The Department of Education is hurrying to improve its bus routes and schedules before the weekend, upset parents were told at a public meeting this week.
Close to 50 people, mostly residents of the Mayo Road area, showed up at Hidden Valley Elementary School on Wednesday evening to voice their concerns to deputy minister Valerie Royle.
Since the beginning of the school year, the department has been flooded with complaints stemming from changes made to bus routes over the summer.
Many parents complained about children having much longer commutes. The meeting also heard of stranger stuff, such as high school students bribing younger students with chocolates to fight each other. Others described parked buses slowly rolling away, or buses hitting stop signs and deer.
The department called the meeting because it couldn’t continue to address the complaints on an individual basis.
Families living in the Mayo Road area made up most of the attendance. They’ve been fighting to resolve long-standing bus issues since last November.
At the time, a group of 20 parents whose children attended Porter Creek Secondary, Holy Family Elementary and Hidden Valley Elementary schools complained about changes made to existing bus routes.
Teachers who volunteered to supervise buses for 45 minutes in the morning and the evening were working too many hours, and it became a union issue. Dismissal times were changed but the resulting schedules created a ripple effect for other schools, where pick-up and drop-off times were also changed.
Affected parents complained that it took many months for the education minister, Elaine Taylor, to finally reply. They raised concerns in January, and only heard back in May.
The group thanked Lake Laberge MLA Brad Cathers in a letter for his invitation to this week’s public meeting, but said their concerns remain, and now affect all of Whitehorse.
“As school is now back in session, parents are finding that the changed bus scheduling that originated at Hidden Valley School has actually escalated into a city wide concern by parents about the current school bus system,” the letter stated.
“The universal sentiment by parents is that it is ineffective, inefficient, most disconcerting and unsafe for our children. More than just the busing schedule, we have concerns about safety, communication, and accountability for specific bus-related incidents.”
The department is now trying to revert to old routes in the Mayo Road area because they worked before the supervision issue, Royle said.
This year in Whitehorse, 40 school buses bring students to 15 different schools. But in the Mayo Road area alone, approximately 150 kids are bused to 10 different schools.
At Wednesday’s meeting, over 20 separate issues were raised ranging from problems with the registration process to children riding past their schools on their way to transfer stations.
One parent at the meeting said she tried registering her child five times on the department’s website, and gave up.
Royle acknowledged the problem and told parents the department has been working hard on changing the routes for the past two weeks.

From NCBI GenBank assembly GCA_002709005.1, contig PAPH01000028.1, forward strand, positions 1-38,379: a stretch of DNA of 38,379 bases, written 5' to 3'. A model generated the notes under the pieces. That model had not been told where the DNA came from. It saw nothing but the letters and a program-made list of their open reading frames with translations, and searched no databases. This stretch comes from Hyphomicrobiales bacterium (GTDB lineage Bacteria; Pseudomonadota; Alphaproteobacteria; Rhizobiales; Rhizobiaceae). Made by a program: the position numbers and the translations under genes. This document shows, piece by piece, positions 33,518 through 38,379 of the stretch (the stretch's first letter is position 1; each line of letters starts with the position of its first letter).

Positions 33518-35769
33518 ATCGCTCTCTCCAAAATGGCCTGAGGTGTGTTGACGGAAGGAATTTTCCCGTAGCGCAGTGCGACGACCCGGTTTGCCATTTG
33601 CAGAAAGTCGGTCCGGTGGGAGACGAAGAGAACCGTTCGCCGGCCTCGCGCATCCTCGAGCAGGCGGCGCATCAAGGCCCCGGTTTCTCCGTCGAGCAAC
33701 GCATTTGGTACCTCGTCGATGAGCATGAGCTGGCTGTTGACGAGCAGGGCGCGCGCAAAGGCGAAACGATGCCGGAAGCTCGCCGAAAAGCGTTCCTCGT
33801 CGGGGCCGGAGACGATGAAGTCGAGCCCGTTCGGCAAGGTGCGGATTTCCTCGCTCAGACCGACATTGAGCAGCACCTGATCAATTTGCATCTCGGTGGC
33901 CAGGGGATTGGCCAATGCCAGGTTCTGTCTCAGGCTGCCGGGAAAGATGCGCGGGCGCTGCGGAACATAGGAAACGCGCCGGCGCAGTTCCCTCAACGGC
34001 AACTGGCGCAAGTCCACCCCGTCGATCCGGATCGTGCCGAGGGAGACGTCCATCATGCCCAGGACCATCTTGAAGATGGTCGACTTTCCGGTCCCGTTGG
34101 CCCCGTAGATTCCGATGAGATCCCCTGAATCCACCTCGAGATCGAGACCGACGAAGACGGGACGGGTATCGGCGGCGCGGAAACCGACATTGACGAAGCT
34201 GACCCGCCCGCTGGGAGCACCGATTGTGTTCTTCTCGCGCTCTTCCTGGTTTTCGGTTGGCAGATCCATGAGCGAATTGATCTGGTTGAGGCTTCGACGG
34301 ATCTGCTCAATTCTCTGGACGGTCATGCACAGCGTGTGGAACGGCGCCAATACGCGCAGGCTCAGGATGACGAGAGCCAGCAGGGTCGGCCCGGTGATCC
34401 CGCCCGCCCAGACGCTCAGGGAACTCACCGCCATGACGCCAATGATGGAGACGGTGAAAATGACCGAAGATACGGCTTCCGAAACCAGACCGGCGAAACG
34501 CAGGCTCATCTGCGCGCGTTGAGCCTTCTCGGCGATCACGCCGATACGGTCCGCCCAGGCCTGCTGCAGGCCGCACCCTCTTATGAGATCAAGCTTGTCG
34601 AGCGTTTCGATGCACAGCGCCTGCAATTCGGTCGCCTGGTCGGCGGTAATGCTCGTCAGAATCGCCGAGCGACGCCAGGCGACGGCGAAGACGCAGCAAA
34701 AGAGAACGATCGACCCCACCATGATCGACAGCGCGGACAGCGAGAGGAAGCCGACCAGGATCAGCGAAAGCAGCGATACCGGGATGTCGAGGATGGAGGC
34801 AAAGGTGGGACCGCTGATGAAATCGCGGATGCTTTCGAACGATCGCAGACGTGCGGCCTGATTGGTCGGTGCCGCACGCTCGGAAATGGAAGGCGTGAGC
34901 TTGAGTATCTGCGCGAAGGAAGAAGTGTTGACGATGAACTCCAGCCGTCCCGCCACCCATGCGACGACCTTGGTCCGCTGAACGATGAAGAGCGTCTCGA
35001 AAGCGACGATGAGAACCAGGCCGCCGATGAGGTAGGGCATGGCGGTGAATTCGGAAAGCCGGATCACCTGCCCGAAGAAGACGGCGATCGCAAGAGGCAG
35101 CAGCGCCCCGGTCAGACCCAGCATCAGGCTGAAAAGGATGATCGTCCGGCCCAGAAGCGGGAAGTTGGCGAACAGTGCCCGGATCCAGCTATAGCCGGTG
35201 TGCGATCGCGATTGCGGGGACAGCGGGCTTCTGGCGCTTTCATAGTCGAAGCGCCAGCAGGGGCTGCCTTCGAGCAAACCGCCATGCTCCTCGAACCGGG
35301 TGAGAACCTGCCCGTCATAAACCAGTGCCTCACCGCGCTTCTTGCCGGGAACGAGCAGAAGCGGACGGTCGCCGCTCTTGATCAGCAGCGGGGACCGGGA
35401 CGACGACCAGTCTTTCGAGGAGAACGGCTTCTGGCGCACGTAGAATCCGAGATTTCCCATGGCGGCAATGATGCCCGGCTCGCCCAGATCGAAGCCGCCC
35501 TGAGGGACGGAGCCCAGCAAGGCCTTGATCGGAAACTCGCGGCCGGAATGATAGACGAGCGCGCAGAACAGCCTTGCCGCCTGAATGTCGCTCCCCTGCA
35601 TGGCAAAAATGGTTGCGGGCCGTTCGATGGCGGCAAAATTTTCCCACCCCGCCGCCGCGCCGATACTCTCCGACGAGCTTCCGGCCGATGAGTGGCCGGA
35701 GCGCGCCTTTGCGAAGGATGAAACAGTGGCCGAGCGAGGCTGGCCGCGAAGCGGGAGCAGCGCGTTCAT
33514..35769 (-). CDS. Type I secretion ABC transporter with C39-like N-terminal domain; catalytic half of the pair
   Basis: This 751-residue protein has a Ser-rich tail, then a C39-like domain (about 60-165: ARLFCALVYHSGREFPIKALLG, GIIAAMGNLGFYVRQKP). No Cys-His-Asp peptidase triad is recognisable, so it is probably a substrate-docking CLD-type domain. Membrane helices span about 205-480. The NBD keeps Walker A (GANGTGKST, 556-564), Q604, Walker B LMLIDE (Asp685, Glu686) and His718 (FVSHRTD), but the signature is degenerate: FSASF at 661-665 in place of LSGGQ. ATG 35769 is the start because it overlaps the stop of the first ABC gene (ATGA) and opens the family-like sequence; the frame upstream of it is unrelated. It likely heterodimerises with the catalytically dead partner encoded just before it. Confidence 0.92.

Earlier this year, the department started using new bus routing software called Versatrans, which is designed to improve transportation operations by analyzing data and plotting routes.
Royle said the software isn’t the problem, because it’s only as good as what you put into it.
There are broader issues at hand, such as the faulty registration process which has overwhelmed the department, Royle added.
“I know people are frustrated, there is so much that changes every year,” she said.
“We’re hoping this new system will help us next year. We’ve been learning a lot – we need to do it way earlier next year.”
The department asked parents to review new bus routes and register their children online in June. By the end of that month 1,253 students had been registered.
But 700 late registrations were made since the beginning of the new school year, overwhelming the department.
“We get the ongoing stuff but never hundreds at a time,” Royle said.
“We set the bus routes the Friday before school started on the Monday. We waited until the last minute. We missed the mark doing this in June, people might have already been in vacation mode. We will try much earlier next year.”
To parent and Mayo Road resident Ann-Marie Stockley, who attended the public meeting, that’s not good enough.
She said her children had 27 different bus drivers last year.
“The bus had many near-miss incidents as well as being utter chaos,” she said.
“This year with the changes my kids ride the bus for an hour in the morning. That’s 30 minutes more than last year. I’m no longer optimistic, as I have just heard from another parent that my kids are getting more time added to their pick up time in the morning. I feel lied to again by the Department of Education.”
At the meeting, a pair of solutions that might eliminate some outstanding concerns were presented to parents.
The first is the implementation of GPS devices in the school buses, which will allow parents to track them from their smart phones and computers.
The department is currently evaluating the cost of the project, Royle said.
The second is a phone system, an extra cost associated with the Versatrans software, which the department was planning on purchasing anyway.
It would auto-dial families and let them know of any changes to bus schedules and routes.
Royle said Vanier Catholic Secondary School uses it successfully.
Changes to the bus routes are expected to be completed by this afternoon and ready by Monday morning.
Updates will be available on the Department of Education’s website and in schools around the city.
Contact Myles Dolphin at